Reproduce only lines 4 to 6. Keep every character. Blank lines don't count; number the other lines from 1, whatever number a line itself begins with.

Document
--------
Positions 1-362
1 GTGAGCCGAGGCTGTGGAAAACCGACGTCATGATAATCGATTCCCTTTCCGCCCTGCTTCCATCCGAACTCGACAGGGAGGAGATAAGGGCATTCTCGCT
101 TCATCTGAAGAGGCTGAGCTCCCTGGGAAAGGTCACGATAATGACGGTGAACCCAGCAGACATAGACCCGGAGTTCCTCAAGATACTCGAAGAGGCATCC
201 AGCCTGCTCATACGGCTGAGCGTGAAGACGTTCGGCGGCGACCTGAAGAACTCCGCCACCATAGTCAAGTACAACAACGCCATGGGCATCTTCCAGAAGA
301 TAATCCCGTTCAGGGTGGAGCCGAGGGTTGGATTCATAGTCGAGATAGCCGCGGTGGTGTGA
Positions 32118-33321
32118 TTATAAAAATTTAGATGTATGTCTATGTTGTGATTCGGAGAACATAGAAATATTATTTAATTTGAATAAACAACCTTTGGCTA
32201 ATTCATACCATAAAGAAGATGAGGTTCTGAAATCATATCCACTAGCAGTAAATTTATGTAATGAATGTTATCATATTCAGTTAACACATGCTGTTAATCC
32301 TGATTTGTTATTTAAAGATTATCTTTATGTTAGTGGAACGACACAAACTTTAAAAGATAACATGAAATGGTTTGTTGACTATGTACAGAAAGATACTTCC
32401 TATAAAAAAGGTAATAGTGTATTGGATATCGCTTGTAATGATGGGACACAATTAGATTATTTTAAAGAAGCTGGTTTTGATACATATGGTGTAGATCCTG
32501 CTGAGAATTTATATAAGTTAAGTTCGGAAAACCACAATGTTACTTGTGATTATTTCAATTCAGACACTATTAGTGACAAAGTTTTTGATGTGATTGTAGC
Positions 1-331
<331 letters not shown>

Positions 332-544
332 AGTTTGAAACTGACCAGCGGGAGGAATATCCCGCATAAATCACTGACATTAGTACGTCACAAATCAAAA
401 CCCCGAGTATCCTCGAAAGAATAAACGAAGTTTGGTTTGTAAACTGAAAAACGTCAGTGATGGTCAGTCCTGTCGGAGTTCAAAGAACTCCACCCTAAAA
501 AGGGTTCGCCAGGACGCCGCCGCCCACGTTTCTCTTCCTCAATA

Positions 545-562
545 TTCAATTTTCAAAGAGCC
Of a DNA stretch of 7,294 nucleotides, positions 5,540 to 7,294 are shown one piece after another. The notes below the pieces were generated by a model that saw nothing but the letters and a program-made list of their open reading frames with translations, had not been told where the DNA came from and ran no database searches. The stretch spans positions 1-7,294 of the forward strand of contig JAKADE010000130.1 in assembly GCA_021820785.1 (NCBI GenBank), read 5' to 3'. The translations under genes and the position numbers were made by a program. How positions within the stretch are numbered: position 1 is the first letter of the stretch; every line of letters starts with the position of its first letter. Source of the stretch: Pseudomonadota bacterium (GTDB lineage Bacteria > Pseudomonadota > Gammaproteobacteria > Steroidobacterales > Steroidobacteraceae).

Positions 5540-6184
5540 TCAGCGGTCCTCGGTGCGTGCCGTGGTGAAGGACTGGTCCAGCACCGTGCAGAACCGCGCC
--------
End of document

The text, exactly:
201 AGCCTGCTCATACGGCTGAGCGTGAAGACGTTCGGCGGCGACCTGAAGAACTCCGCCACCATAGTCAAGTACAACAACGCCATGGGCATCTTCCAGAAGA
301 TAATCCCGTTCAGGGTGGAGCCGAGGGTTGGATTCATAGTCGAGATAGCCGCGGTGGTGTGA
Positions 32118-33321